2023 saw far fewer building permits in Utah, report says

Mar 27, 2024, 2:00 PM

Single-family homes under construction in Saratoga Springs are pictured on Tuesday, July 19, 2022....

FILE: Single-family homes under construction in Saratoga Springs are pictured on Tuesday, July 19, 2022. About a year after this photo was taken, building permits were down 20%. (Kristin Murphy, Deseret News)

(Kristin Murphy, Deseret News)

SALT LAKE CITY— Utah is seeing a massive decrease in the number of building permits issued. And in turn, a lot less new housing is going up.

According to analysis from online real estate search company Point2, Utah issued more than 25,000 building permits in 2023, nearly 20% less than in 2022.

The Ogden-Clearfield metro area had the biggest percentage decline year-over-year, nose-diving by 34%. Building permits in the Provo-Orem metro area dropped 25% from 2022 to 2023.

Salt Lake City saw a 7% decrease. St. George dropped 11%. Logan saw a 7% decrease in building permits.

Why this is happening

Dejan Eskic, a senior research fellow at the Kem C. Gardner Policy Institute at the University of Utah told KSL NewsRadio that interest rates are the main driver to the problem.

Between Utah’s median home price being well over $500,000 and interest rates still over 7%, Eskic said only about 25% of Utahns today can afford the median-priced home in the Beehive State.

And it’s not just people being priced out, so are builders. Eskic said builders have to hike their prices to make a profit, and since they can’t find enough buyers they are simply building less.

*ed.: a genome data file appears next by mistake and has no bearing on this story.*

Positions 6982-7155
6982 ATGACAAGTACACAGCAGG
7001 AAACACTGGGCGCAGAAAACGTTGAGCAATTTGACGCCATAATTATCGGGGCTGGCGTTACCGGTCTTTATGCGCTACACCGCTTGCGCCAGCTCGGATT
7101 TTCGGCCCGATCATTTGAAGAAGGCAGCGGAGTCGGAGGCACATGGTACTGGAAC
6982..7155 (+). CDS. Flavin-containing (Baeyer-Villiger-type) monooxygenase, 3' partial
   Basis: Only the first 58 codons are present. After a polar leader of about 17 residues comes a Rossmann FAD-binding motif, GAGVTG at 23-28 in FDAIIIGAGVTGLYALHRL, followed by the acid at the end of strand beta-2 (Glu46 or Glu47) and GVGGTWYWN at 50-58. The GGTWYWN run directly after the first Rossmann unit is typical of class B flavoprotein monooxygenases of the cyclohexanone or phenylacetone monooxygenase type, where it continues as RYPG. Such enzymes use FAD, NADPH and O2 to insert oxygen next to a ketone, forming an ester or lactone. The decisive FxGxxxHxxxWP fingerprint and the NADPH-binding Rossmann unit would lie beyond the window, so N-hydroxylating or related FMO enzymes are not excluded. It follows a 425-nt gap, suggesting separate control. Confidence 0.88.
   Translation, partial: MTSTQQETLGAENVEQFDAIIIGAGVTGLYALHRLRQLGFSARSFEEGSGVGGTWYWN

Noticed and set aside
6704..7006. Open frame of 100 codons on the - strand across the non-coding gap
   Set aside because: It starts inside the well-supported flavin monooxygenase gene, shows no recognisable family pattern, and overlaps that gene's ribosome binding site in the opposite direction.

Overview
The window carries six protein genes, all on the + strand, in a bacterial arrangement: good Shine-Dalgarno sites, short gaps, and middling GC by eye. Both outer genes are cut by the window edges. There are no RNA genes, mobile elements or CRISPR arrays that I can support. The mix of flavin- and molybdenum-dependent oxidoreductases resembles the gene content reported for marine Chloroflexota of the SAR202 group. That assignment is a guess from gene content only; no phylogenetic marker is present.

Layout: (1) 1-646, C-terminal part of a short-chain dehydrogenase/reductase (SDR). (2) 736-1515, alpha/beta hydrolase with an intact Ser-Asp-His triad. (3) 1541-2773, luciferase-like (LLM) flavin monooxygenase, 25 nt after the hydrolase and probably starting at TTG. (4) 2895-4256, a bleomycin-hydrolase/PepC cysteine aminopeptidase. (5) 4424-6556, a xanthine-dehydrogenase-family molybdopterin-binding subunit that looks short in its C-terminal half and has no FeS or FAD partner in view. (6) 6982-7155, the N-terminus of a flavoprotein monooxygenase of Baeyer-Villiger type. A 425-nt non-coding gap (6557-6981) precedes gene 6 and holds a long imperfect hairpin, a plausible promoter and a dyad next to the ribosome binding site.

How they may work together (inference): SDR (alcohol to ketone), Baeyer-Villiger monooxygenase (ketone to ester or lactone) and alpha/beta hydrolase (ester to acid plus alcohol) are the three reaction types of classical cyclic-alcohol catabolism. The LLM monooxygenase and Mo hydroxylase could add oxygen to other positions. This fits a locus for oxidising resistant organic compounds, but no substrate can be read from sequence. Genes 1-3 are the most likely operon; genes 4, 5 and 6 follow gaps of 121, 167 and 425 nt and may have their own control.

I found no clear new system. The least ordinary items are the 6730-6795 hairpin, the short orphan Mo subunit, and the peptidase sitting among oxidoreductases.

“Developers aren’t building it because … they can’t sell it,” Eskic said. “People are just priced out.”

Eskic said the drop in building permits has been a trend in Utah since 20222.

What’s the solution?

Eskic said some new state programs and zoning amendments to allow for more, and smaller, homes, are helping. But it will take more than that to solve the problem. He said the main issue is interest rates.

Eskic said even if rates drop it could take a couple of years for the situation to improve. Even then, nothing is guaranteed.

“It’s a complicated problem and there’s no silver bullet,” Eskic said. “It’ll take a lot of different levers for it to get in the right direction.”

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2023 saw far fewer building permits in Utah, report says